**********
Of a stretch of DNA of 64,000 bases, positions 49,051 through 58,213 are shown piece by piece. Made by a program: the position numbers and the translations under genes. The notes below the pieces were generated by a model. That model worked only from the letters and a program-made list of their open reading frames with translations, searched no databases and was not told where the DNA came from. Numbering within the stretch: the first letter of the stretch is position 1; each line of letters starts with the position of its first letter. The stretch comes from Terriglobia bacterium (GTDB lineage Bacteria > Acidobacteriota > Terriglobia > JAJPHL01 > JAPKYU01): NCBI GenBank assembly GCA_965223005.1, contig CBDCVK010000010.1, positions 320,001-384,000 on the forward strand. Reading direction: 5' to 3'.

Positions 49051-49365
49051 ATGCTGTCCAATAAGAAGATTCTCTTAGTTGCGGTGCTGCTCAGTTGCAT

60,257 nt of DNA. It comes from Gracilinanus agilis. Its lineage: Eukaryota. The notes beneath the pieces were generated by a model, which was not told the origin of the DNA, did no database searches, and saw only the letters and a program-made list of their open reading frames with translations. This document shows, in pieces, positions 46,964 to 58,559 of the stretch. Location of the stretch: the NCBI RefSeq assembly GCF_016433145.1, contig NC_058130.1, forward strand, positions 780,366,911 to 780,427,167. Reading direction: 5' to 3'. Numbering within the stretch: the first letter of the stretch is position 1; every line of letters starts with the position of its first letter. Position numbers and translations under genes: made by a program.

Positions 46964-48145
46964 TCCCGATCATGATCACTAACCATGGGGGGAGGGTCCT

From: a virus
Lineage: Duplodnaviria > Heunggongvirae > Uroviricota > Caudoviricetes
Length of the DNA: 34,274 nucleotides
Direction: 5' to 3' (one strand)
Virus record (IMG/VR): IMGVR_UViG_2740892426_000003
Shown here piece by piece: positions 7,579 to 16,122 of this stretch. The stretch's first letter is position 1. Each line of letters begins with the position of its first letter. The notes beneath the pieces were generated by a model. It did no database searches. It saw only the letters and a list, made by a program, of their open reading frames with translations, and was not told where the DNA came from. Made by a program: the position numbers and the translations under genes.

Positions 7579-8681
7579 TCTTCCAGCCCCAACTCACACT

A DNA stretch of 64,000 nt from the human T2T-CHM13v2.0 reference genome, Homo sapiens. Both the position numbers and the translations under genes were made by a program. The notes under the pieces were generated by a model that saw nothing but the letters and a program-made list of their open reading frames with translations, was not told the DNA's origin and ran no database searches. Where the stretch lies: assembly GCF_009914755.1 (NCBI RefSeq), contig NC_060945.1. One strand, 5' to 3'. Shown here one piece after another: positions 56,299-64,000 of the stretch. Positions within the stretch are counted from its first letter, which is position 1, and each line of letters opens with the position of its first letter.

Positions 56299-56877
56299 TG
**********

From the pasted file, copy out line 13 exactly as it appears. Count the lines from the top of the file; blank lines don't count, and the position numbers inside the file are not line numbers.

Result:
Positions 7579-8681